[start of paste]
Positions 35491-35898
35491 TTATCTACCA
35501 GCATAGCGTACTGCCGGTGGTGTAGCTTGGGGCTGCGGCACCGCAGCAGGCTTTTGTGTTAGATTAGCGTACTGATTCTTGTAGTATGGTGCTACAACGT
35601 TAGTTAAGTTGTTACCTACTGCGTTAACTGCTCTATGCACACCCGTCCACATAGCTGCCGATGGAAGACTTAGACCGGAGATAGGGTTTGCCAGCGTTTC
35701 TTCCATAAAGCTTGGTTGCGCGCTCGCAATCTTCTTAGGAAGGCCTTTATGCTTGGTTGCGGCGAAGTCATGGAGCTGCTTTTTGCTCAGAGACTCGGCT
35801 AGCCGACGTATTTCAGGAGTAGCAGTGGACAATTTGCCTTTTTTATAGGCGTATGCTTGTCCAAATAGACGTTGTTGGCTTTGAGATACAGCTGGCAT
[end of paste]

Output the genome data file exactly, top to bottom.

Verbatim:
Positions 35491-35898
35491 TTATCTACCA
35501 GCATAGCGTACTGCCGGTGGTGTAGCTTGGGGCTGCGGCACCGCAGCAGGCTTTTGTGTTAGATTAGCGTACTGATTCTTGTAGTATGGTGCTACAACGT
35601 TAGTTAAGTTGTTACCTACTGCGTTAACTGCTCTATGCACACCCGTCCACATAGCTGCCGATGGAAGACTTAGACCGGAGATAGGGTTTGCCAGCGTTTC
35701 TTCCATAAAGCTTGGTTGCGCGCTCGCAATCTTCTTAGGAAGGCCTTTATGCTTGGTTGCGGCGAAGTCATGGAGCTGCTTTTTGCTCAGAGACTCGGCT
35801 AGCCGACGTATTTCAGGAGTAGCAGTGGACAATTTGCCTTTTTTATAGGCGTATGCTTGTCCAAATAGACGTTGTTGGCTTTGAGATACAGCTGGCAT